Anne de Vries, “Trance Tracks,” 2011. Sand and epoxy clay.

The principles of ergonomic design are concerned with “fit” between users and their environment. The Polish scientist Wojciech Jastrzebowski first coined the term in 1857 from the Greek ergon meaning “work,” and nómos, meaning “natural laws.” But it wasn’t until World War I that the groundwork for the ergonomic field as we know it today was laid out. The necessities of both World Wars called for war machines with design that accounted for the human operator’s psychology and capabilities, as well as his limitations. This established new fields of research that continued into the civilian sector, mainly workplaces, to determine links between human productivity and the work environment. Here, the aim of ergonomic design became to minimize the body’s discomfort and fatigue in order to maximize worker safety and productivity.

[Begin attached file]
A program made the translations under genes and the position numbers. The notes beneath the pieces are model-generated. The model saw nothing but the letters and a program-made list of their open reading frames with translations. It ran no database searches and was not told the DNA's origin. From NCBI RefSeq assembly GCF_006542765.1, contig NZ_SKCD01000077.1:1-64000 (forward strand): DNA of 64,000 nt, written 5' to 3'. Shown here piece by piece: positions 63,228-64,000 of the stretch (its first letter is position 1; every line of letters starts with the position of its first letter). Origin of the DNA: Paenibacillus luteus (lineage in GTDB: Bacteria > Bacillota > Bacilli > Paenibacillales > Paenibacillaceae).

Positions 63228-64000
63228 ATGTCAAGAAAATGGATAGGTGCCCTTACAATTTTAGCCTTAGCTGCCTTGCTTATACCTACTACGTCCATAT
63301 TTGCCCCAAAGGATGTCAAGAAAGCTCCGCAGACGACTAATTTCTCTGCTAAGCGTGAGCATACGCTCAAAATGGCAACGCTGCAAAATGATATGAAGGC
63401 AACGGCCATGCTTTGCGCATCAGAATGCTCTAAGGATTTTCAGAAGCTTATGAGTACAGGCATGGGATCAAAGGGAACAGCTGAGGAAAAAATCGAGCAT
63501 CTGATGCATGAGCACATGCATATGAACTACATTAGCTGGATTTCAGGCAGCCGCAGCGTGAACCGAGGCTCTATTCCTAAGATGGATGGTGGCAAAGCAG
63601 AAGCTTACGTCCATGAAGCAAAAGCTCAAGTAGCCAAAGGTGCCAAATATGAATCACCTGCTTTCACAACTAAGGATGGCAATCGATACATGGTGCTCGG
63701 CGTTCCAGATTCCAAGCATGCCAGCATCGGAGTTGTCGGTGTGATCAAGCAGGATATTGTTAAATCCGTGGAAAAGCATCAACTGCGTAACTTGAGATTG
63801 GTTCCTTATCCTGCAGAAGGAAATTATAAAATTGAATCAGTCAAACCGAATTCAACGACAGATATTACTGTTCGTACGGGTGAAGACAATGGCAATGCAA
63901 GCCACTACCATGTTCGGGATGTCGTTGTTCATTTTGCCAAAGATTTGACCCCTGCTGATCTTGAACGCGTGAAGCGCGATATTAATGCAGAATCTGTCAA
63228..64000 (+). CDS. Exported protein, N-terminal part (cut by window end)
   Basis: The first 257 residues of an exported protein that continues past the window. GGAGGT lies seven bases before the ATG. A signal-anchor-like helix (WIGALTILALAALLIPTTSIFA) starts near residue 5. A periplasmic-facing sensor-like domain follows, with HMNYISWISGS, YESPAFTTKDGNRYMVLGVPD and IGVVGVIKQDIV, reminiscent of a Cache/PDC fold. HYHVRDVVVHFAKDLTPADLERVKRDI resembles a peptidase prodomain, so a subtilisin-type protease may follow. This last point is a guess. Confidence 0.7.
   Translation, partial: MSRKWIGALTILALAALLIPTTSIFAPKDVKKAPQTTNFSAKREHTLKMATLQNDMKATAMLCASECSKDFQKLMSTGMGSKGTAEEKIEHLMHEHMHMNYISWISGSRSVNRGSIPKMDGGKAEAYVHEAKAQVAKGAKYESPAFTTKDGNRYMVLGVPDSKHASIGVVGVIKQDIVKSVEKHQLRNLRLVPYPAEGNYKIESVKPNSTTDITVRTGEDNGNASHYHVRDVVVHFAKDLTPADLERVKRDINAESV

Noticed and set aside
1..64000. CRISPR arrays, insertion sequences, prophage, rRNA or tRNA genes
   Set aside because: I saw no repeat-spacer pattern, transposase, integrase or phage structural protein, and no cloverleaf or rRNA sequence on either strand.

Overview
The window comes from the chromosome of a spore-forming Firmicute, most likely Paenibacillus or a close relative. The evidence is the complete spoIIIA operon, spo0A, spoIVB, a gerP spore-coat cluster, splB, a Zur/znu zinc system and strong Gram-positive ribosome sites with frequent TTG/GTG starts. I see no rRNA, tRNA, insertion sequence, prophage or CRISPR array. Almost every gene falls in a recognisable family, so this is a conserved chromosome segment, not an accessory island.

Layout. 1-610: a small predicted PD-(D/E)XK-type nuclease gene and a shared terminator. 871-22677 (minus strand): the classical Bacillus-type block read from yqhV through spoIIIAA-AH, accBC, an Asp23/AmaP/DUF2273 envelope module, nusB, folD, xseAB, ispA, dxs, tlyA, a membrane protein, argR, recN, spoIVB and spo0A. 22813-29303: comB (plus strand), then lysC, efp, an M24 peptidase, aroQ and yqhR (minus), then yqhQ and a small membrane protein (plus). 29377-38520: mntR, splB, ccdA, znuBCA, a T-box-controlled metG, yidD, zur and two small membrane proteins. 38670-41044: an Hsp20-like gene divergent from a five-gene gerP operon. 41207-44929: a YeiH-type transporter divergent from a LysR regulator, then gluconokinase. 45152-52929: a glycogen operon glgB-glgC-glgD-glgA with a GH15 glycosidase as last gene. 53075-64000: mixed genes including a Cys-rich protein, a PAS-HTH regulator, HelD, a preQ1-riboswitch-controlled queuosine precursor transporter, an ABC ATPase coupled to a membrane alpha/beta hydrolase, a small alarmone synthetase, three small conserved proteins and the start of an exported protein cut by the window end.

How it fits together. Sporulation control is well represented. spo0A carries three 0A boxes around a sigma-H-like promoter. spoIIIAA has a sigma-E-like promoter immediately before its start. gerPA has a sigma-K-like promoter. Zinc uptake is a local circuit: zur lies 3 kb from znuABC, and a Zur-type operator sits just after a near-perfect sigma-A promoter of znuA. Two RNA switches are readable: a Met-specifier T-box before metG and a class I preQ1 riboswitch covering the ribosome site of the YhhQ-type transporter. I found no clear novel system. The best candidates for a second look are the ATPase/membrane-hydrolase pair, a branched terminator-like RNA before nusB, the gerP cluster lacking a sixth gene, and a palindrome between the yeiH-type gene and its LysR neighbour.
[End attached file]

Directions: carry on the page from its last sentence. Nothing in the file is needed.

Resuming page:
Today’s complex ergonomic field expands over varied disciplines, including biomechanics, industrial design, anthropometry, and psychology. The human body and its potentials have been measured and analyzed to determine the muscle force required to perform tasks like lifting, cardiovascular activity while performing heavy labor, and the maximum weight that can be safely carried, pushed, or pulled. And although the field has largely evolved from its beginnings, the principles of ergonomic design remain the same: to consider the “fit” between the user, and environment. Returning to ‘Trance Tracks’ we discover that de Vries has given us a clue. He states, “One reference [for “Trance Tracks”] might be Brancusi’s monumental “Endless Column (1938).” Built as a World War I memorial, the stack of rhomboids was created to symbolize ascension to heaven. Through similar gestures in form, we are presented with different notions of what enhanced realities could be.